The Self Driving Car Industry Illustrates The Reality of Today's Non-Compete Agreement...

A lot of people will tell you that non-competes aren't enforceable.  My experience with them says that the company with the most leverage/biggest checkbook can inflict a lot of financial pain on a smaller competitor that poaches talent (when there's a signed non-compete in play_.

The rules as I see them:

1.  Bigger companies can afford to write checks to enforce a non-compete when a much smaller competitor steals talent from them.

2.  Smaller companies can't do much to big companies who steal talent (where the past employee of smaller company had a signed non-compete).  They're basically starting a battle they can't afford.

3. Big company vs big company is more complex. Both have resources, so the considerations are more strategic - things like influencing others to not challenge non-competes comes into play, IP considerations, etc.

My experience is the biggest checkbook wins.  That means that while the non-complete may not be enforceable, there's still a leveraged play to be made to inflict pain or play strategic games.

But if you're interested in the actual legal merits of non-completes, movement in the self-driving car industry tells you they are DOA.  More from Tech Times:

"Apple is beginning to acquire high-profile employees to help develop its self-driving software project, which reports say is already behind schedule at this point.

The Information reports that Apple has hired Jaime Waydo, who previously worked as a senior engineer at Waymo and was involved in the development of one of NASA's Mars rovers. An Apple spokesperson has since confirmed the hiring but didn't reveal what she would be working on inside the company.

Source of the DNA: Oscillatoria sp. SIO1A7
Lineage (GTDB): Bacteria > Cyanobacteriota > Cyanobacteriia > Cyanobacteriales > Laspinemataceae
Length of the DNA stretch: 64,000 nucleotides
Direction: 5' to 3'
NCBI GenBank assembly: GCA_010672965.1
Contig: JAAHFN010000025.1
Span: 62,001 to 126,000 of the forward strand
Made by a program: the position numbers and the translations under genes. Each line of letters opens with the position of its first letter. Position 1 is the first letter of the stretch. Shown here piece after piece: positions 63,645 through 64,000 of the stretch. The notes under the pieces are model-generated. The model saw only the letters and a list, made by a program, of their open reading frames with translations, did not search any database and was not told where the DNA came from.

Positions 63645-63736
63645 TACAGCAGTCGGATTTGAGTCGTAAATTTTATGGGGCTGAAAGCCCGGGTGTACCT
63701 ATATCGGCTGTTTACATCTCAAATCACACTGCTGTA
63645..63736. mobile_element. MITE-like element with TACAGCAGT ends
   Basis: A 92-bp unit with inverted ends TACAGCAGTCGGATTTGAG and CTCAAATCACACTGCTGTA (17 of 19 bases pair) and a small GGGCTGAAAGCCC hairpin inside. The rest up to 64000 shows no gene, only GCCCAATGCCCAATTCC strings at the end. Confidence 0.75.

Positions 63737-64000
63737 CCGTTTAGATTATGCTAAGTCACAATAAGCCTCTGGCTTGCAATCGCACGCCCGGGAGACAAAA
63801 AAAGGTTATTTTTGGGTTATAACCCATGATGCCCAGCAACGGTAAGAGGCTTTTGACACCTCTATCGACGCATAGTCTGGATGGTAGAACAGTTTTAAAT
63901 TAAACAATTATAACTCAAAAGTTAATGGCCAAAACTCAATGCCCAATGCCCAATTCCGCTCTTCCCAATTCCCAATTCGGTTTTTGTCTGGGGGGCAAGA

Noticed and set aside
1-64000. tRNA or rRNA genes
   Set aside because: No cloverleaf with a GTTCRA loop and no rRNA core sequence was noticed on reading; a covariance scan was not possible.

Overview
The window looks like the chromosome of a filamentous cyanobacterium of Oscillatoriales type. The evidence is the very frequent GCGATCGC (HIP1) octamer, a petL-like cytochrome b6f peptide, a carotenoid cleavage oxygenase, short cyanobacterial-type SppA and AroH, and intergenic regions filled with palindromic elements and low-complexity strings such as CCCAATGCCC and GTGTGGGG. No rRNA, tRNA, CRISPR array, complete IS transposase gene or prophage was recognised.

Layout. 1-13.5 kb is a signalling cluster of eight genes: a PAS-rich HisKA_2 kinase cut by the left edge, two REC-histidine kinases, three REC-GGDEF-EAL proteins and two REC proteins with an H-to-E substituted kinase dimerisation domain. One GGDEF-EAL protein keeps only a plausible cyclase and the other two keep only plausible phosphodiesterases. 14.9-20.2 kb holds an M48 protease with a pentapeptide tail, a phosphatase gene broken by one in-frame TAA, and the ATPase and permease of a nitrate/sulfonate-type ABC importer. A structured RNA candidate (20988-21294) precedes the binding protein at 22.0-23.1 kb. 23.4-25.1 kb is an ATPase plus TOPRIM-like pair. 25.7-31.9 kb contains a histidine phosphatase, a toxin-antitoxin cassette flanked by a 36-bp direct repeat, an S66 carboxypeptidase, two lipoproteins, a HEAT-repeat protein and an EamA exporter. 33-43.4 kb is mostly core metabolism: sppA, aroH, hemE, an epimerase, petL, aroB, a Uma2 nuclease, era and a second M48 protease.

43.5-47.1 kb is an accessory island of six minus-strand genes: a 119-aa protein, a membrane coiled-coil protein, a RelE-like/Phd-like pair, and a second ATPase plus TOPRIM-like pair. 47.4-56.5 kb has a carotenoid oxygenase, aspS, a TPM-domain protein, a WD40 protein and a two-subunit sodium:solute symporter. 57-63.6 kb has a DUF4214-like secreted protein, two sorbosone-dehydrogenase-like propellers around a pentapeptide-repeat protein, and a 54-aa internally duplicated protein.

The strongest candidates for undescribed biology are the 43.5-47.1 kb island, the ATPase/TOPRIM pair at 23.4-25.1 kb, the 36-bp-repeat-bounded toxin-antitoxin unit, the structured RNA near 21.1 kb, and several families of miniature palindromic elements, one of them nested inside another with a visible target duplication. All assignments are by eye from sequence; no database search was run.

Waydo, who served as head of systems engineering at Waymo, is described by her colleagues as "instrumental," according to the report. She led safety verification for the company's prototypes and delivered input on when it was safe to launch on-the-road tests in Phoenix back in 2016. It's safe to assume she'll do similar work in Apple's turf." No driver

Think about that for a second.  An industry with max innovation going on allows creators to move between companies.  If that doesn't tell you that non-competes are dead (see my rules, you can still inflict pain, but we're talking here about the legal merits), nothing will.

Part of that is likely due to the fact that in the PRoC (People's Republic of California), non-competes face such a hostile legal environment that companies don't even try.

Which brings us to the the 4th rule of non-competes to add to my 3 rules at the top of this post:

4. The new way to enforce TAFNAANC (the agreement formerly known as a non-complete) is to make employees sign hardcore Intellectual Property (IP) agreements, with strong provisions not to transfer IP or infringe on IP created at your company.

How do you do that?  I don't know, but look no further than the alleged theft of trade secrets by a former Google engineer Anthony Levandowski—and the alleged use of those secrets by Uber—which was at the center of Waymo’s lawsuit last year vs Uber.  

It wasn't a non-complete that crushed Uber, it was the allegation that Levandowski used trade secrets at Uber developed at Google/Waymo.